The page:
BNB -0.27%
BTC 0.06%
DOGE 1.99%
ETH 2.06%
PEPE 1.86%
XRP -0.24%
SHIB -0.83%
SOL -2.38%
Best Crypto Poker

Inside Job: Security Engineer Behind Multi-Million Dollar Crypto Exploits

Fredrik Vold
Last updated: | 1 min read
Computer hacker
Source: Adobe /

Shakeeb Ahmed, a senior security engineer associated with an international technology company, pleaded guilty on December 14 to computer fraud in connection with his hacking of two decentralized crypto exchanges.

The announcement of the guilty plea was made by Damian Williams, the United States Attorney for the Southern District of New York, on Thursday this week.

Ahmed’s guilty plea is noteworthy as it marks the first-ever conviction for hacking a smart contract.

The charges relate to the July 2022 hacks on two exchanges, one of which was simple referred to as the “crypto exchange,” and the other a part of the decentralized finance (DeFi) protocol Nirvana Finance.

At the time of the attacks, Ahmed, a 34-year-old US citizen, served as a senior security engineer and possessed specialized skills in reverse engineering smart contracts and conducting blockchain audits, the prosecutor said in the announcement.

Crypto exchange hack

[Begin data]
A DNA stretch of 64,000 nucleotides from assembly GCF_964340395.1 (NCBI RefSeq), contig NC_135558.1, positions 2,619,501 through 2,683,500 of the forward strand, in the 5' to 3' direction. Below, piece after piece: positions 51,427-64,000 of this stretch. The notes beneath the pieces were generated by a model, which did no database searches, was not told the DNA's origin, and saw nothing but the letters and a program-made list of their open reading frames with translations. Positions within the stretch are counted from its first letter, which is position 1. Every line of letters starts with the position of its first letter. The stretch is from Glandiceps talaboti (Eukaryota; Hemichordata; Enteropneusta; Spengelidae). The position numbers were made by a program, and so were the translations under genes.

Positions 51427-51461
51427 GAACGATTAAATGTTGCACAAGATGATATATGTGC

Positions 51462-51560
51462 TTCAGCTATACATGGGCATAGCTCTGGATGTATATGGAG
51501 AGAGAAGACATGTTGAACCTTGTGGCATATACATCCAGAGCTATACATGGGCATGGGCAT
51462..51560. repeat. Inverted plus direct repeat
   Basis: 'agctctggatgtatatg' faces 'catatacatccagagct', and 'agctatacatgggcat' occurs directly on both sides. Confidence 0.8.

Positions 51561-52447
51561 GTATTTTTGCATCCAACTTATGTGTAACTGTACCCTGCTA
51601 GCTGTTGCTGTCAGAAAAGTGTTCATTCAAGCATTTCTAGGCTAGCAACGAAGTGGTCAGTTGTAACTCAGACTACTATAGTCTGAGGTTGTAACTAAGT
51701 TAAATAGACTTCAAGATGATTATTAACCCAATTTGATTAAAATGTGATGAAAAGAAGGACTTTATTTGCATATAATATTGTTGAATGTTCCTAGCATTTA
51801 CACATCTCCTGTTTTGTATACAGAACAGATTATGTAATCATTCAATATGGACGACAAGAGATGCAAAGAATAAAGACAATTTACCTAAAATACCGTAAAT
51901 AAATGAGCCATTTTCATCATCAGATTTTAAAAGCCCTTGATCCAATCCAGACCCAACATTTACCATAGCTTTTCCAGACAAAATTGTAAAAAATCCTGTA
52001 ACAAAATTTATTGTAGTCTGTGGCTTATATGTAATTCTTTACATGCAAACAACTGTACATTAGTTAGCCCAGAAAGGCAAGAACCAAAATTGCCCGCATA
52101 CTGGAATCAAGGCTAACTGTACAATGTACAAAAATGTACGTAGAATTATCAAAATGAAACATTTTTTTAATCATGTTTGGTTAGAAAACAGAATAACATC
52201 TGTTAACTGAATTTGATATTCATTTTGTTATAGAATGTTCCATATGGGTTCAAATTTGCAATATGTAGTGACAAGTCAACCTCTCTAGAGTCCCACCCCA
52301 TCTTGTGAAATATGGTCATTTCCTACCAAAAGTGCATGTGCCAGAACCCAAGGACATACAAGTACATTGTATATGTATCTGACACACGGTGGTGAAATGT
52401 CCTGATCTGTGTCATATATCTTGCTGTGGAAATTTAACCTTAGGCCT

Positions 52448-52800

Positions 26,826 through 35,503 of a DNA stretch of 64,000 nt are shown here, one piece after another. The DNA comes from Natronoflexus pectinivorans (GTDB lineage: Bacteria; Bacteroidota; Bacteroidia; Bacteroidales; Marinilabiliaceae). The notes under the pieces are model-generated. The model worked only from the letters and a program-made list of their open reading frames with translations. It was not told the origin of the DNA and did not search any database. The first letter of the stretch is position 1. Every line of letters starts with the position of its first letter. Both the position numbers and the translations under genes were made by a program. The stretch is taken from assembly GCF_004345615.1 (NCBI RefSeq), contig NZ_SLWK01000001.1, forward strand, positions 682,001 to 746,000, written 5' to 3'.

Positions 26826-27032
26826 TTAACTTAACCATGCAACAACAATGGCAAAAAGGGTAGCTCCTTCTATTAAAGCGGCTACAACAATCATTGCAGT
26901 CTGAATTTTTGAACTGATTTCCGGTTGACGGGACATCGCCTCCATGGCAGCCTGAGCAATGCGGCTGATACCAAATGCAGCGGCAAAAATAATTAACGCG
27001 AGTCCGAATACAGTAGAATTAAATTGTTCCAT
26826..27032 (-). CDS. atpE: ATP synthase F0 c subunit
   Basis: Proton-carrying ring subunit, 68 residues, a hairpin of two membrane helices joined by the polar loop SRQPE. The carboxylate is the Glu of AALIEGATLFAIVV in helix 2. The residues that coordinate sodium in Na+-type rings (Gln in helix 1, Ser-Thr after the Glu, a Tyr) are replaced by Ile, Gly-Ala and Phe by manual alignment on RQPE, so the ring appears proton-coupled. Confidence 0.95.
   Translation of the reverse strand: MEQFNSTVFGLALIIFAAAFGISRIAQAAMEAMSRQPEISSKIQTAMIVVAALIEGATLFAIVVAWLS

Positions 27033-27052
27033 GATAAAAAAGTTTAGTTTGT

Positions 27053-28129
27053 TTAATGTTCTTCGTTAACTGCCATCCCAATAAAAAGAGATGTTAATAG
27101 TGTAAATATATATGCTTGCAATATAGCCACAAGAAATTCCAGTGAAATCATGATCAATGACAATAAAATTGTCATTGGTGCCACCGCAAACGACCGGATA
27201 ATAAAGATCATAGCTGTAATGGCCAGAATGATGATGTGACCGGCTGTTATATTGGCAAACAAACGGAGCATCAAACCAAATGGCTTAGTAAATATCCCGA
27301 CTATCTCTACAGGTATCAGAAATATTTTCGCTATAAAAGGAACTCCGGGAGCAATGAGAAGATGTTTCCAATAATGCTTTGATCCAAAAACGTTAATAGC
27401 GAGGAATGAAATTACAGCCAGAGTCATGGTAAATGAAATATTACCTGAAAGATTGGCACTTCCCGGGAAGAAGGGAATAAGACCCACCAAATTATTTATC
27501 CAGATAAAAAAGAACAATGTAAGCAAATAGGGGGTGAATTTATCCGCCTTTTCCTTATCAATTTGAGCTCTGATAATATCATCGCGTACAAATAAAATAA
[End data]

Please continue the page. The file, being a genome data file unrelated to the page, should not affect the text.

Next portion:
The crypto exchange allowed users to trade various cryptocurrencies and rewarded users for providing liquidity.

Ahmed exploited a vulnerability in the exchange’s smart contracts, leading to the fraudulent generation of approximately $9 million in trading fees.

Following the theft, Ahmed entered into discussions with the exchange, agreeing to return most of the stolen funds if the exchange did not contact the police.

Nirvana Finance attack

In another attack, Ahmed targeted Nirvana Finance in July 2022.

Using a so-called flash loan, he secured approximately $10 million, manipulated Nirvana’s smart contracts, and profited around $3.6 million.

Despite Nirvana’s offer of a “bug bounty,” Ahmed demanded $1.4 million, resulting in the closure of Nirvana after he retained all stolen funds.

After the attacks, Ahmed employed intricate laundering techniques, including token-swap transactions, bridging fraud proceeds between blockchains, and converting funds into the privacy coin Monero (XMR).

Facing five years in prison

Ahmed pleaded guilty to one count of computer fraud, carrying a maximum sentence of five years in prison.

As part of the plea agreement, he agreed to forfeit over $12.3 million, including about $5.6 million worth of stolen crypto.

Ahmed is scheduled for sentencing on March 13, 2024 before United States District Judge Victor Marrero.